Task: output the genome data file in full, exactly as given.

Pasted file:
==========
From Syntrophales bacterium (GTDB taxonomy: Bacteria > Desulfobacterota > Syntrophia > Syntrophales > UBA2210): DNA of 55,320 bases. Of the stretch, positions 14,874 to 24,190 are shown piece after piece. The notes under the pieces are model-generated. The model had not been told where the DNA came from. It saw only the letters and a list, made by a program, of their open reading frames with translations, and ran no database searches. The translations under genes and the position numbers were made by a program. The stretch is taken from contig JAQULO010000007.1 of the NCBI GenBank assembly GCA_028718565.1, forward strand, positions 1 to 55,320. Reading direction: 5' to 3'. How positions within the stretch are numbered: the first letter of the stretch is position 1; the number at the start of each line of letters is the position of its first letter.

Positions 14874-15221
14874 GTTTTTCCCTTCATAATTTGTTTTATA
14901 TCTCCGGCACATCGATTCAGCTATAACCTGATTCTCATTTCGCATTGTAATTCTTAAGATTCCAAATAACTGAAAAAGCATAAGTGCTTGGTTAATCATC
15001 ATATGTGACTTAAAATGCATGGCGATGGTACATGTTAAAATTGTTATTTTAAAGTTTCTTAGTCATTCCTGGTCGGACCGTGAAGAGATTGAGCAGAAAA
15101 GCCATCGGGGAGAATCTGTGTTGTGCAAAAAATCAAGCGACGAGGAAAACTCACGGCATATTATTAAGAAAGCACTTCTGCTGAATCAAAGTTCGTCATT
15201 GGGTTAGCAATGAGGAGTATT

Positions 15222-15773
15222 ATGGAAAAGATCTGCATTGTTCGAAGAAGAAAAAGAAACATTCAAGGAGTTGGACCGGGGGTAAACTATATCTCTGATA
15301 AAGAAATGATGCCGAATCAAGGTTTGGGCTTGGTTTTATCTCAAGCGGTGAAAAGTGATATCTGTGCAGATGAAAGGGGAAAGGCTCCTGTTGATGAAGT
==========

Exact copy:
From Syntrophales bacterium (GTDB taxonomy: Bacteria > Desulfobacterota > Syntrophia > Syntrophales > UBA2210): DNA of 55,320 bases. Of the stretch, positions 14,874 to 24,190 are shown piece after piece. The notes under the pieces are model-generated. The model had not been told where the DNA came from. It saw only the letters and a list, made by a program, of their open reading frames with translations, and ran no database searches. The translations under genes and the position numbers were made by a program. The stretch is taken from contig JAQULO010000007.1 of the NCBI GenBank assembly GCA_028718565.1, forward strand, positions 1 to 55,320. Reading direction: 5' to 3'. How positions within the stretch are numbered: the first letter of the stretch is position 1; the number at the start of each line of letters is the position of its first letter.

Positions 14874-15221
14874 GTTTTTCCCTTCATAATTTGTTTTATA
14901 TCTCCGGCACATCGATTCAGCTATAACCTGATTCTCATTTCGCATTGTAATTCTTAAGATTCCAAATAACTGAAAAAGCATAAGTGCTTGGTTAATCATC
15001 ATATGTGACTTAAAATGCATGGCGATGGTACATGTTAAAATTGTTATTTTAAAGTTTCTTAGTCATTCCTGGTCGGACCGTGAAGAGATTGAGCAGAAAA
15101 GCCATCGGGGAGAATCTGTGTTGTGCAAAAAATCAAGCGACGAGGAAAACTCACGGCATATTATTAAGAAAGCACTTCTGCTGAATCAAAGTTCGTCATT
15201 GGGTTAGCAATGAGGAGTATT

Positions 15222-15773
15222 ATGGAAAAGATCTGCATTGTTCGAAGAAGAAAAAGAAACATTCAAGGAGTTGGACCGGGGGTAAACTATATCTCTGATA
15301 AAGAAATGATGCCGAATCAAGGTTTGGGCTTGGTTTTATCTCAAGCGGTGAAAAGTGATATCTGTGCAGATGAAAGGGGAAAGGCTCCTGTTGATGAAGT